But who will stay and who will go? That's up to the members. As funds hit the negotiation tables, the ones with the biggest brands, the biggest membership bases, the best long-term performance and the most funds under management will walk out the victors. As such, the messaging in the ads is clear, simple and one-note. Gone are the days of retirees walking hand-in-hand across a beach or joy riding in classic cars. Today, super is a utility business and two things matter to potential customers - low costs and high performance. With 1 million members in the market for a new fund, the turf war is on for their savings and attention.
Personally, I think member rotation will be slow. In their letters, funds are including explanations for their underperformance which will satisfy most. Many members don't even open their mail. A report in the Sydney Morning Herald this week said a modest number of members in 'dud funds' were heading for the exit. APRA executive board member Margaret Cole points out that any reduction in scale makes it harder for funds to improve their performance. Meanwhile, some of the nation’s largest funds are signing up as many as 1000 new members a day.
As the ad blitz ramps up, APRA is watching. Industry funds are required to act in the best interest of members, which includes their marketing spends. This week, the regulator called out several instances of failure to measure and assess the benefits of marketing spending such as sponsorship deals and advertising spends. While they didn't name names, APRA said one licensee could not demonstrate a link between their spend and any acquisition or retention of members.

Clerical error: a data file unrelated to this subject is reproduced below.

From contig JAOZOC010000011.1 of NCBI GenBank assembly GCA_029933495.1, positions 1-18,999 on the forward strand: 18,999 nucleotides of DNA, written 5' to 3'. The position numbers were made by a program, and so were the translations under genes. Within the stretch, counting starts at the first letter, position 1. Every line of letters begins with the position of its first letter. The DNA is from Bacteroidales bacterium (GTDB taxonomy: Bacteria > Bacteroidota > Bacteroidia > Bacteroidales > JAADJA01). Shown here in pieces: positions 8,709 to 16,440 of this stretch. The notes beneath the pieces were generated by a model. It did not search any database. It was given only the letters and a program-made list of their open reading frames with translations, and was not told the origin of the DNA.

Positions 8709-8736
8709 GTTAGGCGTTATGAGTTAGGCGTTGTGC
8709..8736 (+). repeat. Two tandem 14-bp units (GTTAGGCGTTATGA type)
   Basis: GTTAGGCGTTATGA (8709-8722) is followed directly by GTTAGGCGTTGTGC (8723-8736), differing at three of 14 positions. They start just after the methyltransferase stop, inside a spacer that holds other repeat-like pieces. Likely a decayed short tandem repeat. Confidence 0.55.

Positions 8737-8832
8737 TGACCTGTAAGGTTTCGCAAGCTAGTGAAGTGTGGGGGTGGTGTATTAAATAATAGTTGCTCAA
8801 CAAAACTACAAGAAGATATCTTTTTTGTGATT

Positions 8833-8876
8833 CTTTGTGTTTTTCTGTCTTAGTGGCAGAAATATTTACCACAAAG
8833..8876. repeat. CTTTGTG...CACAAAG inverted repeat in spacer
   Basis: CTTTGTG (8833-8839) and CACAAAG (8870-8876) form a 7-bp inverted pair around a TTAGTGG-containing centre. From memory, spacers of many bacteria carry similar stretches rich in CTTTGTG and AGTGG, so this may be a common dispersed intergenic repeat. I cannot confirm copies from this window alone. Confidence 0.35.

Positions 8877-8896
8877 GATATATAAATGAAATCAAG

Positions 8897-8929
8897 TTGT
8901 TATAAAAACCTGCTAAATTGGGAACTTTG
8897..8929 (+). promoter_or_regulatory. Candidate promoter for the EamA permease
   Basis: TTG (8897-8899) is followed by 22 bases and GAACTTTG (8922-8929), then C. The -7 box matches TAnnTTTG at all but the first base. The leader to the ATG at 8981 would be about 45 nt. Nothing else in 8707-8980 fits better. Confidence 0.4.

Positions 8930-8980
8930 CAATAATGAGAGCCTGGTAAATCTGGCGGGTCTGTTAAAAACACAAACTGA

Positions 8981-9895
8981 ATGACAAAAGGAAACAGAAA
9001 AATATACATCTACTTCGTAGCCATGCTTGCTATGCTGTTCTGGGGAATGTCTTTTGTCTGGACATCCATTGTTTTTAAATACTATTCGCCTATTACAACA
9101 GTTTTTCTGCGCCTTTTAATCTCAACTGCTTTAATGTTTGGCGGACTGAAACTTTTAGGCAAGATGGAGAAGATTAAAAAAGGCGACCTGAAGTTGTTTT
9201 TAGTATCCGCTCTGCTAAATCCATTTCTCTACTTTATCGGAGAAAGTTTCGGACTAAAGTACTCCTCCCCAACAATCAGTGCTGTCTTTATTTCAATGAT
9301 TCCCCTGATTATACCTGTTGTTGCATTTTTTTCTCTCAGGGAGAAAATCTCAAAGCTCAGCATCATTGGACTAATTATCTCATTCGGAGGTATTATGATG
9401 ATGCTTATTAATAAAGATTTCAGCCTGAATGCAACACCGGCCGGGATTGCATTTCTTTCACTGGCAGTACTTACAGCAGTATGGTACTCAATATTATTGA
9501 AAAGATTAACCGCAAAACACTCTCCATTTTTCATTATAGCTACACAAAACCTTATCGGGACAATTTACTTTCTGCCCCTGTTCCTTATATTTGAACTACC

“Australians expect those they entrust with growing and protecting their retirement savings to deliver value from every business plan enacted, dollar spent and investment made," Cole says.
Could we see a rate hike next year? AMP Capital seems to think so. In the hours following the release of the quarterly CPI numbers on Wednesday, AMP economists Shane Oliver and Diana Mousina boldly predicted the lift in the core inflation figures could set the conditions for a rate increase by late-2022 as the economy moves into recovery mode. This pushes up against consistent messaging from RBA Governor Philip Lowe that rates are unlikely to rise before 2024, wanting to see inflation sustain within the target range, moving beyond transitory distortions due to the pandemic.
Wednesday's numbers showed an increase in consumer prices of 0.8%, bringing the annualised figure to 3%. However, it was the core inflation numbers that caught people's attention. These figures strip out extreme price rises and falls. For the first time since late-2015, underlying inflation is within the RBA's target 2%-3%, coming in at 2.1%. Back in August, the RBA did not expect core inflation to get above 2% until mid-2023.
In Your Money Weekly, Peter Warnes asks whether housing is the reason why the RBA won't act on inflation.
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Finally, I'll be taking a break next week. I leave this Editorial Note in Lewis' very capable hands.